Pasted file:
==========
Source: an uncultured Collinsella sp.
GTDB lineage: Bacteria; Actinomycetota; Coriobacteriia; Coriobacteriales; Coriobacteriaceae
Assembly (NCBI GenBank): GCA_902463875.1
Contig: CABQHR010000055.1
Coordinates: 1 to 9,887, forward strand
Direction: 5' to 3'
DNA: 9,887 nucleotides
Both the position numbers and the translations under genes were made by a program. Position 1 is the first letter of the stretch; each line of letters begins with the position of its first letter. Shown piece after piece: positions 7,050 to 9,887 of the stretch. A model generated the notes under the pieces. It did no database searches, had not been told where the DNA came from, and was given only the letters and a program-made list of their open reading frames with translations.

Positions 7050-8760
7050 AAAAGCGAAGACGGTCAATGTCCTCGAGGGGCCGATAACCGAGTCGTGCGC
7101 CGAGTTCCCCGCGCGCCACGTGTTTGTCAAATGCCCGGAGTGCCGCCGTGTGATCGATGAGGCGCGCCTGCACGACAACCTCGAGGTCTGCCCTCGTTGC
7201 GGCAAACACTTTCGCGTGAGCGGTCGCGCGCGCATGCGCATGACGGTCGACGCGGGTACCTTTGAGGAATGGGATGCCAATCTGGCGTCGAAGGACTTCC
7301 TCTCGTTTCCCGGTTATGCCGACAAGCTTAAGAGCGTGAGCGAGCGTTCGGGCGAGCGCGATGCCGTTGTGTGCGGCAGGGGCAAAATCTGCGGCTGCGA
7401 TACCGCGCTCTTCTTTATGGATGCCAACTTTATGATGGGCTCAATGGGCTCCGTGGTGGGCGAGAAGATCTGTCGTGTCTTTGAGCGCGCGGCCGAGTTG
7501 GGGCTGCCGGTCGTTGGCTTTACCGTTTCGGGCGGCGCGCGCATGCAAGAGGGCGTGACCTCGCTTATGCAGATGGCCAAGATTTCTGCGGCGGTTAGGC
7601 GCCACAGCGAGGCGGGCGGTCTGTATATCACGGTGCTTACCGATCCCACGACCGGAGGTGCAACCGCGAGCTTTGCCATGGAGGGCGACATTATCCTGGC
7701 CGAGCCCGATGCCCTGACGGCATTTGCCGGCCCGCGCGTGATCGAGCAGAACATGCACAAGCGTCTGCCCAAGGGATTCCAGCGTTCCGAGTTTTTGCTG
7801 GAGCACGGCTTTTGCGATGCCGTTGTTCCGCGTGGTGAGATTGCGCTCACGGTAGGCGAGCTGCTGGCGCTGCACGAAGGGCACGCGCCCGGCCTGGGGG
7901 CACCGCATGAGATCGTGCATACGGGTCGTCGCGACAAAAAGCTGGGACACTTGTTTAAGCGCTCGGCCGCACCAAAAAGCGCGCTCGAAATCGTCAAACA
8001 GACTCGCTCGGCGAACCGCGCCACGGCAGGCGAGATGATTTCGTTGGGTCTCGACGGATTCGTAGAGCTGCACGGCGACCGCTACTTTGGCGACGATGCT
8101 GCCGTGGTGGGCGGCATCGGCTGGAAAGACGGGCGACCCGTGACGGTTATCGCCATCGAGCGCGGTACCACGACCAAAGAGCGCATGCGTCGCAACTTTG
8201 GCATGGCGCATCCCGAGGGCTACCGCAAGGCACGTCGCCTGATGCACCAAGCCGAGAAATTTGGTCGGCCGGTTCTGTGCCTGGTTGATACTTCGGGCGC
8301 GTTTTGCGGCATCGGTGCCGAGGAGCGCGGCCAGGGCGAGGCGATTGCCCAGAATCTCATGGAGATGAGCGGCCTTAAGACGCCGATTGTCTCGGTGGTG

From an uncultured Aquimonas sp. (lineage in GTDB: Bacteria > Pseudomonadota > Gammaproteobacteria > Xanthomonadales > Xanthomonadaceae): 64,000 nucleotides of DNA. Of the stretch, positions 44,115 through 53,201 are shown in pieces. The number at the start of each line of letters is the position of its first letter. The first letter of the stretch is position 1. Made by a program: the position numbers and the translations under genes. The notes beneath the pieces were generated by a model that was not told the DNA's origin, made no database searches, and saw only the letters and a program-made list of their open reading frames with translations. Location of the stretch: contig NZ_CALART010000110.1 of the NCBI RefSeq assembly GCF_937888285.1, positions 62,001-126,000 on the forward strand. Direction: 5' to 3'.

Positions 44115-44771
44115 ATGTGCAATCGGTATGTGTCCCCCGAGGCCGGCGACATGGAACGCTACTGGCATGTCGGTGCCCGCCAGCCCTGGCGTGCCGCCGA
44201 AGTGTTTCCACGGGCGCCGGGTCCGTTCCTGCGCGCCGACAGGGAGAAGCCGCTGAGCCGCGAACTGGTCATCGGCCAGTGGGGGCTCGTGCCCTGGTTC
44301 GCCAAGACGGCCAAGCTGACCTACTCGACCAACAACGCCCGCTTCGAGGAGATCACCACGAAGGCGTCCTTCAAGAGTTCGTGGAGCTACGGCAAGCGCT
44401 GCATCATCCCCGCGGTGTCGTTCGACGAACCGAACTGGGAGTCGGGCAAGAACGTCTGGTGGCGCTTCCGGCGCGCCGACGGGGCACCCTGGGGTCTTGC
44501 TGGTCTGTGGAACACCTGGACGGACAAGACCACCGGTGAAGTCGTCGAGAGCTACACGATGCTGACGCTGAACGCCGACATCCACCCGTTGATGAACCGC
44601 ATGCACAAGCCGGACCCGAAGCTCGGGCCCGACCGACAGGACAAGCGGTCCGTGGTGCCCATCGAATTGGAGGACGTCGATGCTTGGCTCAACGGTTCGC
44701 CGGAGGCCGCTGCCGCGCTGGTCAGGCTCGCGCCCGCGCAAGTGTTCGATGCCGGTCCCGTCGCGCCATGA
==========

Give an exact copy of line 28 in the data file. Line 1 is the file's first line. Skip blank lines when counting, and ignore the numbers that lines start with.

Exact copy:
44301 GCCAAGACGGCCAAGCTGACCTACTCGACCAACAACGCCCGCTTCGAGGAGATCACCACGAAGGCGTCCTTCAAGAGTTCGTGGAGCTACGGCAAGCGCT